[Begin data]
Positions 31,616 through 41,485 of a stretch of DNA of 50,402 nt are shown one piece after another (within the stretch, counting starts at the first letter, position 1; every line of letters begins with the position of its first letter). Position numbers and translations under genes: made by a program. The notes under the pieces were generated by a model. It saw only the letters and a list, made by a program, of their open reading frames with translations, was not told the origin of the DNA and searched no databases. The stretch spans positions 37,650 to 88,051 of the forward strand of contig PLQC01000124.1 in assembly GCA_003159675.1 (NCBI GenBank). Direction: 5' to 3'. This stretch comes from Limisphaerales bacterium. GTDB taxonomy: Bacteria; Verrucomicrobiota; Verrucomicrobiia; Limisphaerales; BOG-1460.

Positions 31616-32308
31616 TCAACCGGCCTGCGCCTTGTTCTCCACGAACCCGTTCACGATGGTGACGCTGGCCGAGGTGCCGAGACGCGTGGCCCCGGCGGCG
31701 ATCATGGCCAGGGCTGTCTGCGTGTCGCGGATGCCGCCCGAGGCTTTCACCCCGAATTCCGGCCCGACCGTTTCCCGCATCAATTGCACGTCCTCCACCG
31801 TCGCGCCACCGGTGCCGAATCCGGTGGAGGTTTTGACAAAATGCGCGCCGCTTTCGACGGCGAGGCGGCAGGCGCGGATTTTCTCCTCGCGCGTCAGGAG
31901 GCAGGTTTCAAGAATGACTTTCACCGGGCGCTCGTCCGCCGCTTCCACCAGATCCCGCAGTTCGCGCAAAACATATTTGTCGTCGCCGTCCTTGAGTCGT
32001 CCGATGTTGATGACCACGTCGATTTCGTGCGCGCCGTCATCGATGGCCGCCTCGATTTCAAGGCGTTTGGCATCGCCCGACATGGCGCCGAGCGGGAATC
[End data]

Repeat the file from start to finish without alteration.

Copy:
Positions 31,616 through 41,485 of a stretch of DNA of 50,402 nt are shown one piece after another (within the stretch, counting starts at the first letter, position 1; every line of letters begins with the position of its first letter). Position numbers and translations under genes: made by a program. The notes under the pieces were generated by a model. It saw only the letters and a list, made by a program, of their open reading frames with translations, was not told the origin of the DNA and searched no databases. The stretch spans positions 37,650 to 88,051 of the forward strand of contig PLQC01000124.1 in assembly GCA_003159675.1 (NCBI GenBank). Direction: 5' to 3'. This stretch comes from Limisphaerales bacterium. GTDB taxonomy: Bacteria; Verrucomicrobiota; Verrucomicrobiia; Limisphaerales; BOG-1460.

Positions 31616-32308
31616 TCAACCGGCCTGCGCCTTGTTCTCCACGAACCCGTTCACGATGGTGACGCTGGCCGAGGTGCCGAGACGCGTGGCCCCGGCGGCG
31701 ATCATGGCCAGGGCTGTCTGCGTGTCGCGGATGCCGCCCGAGGCTTTCACCCCGAATTCCGGCCCGACCGTTTCCCGCATCAATTGCACGTCCTCCACCG
31801 TCGCGCCACCGGTGCCGAATCCGGTGGAGGTTTTGACAAAATGCGCGCCGCTTTCGACGGCGAGGCGGCAGGCGCGGATTTTCTCCTCGCGCGTCAGGAG
31901 GCAGGTTTCAAGAATGACTTTCACCGGGCGCTCGTCCGCCGCTTCCACCAGATCCCGCAGTTCGCGCAAAACATATTTGTCGTCGCCGTCCTTGAGTCGT
32001 CCGATGTTGATGACCACGTCGATTTCGTGCGCGCCGTCATCGATGGCCGCCTCGATTTCAAGGCGTTTGGCATCGCCCGACATGGCGCCGAGCGGGAATC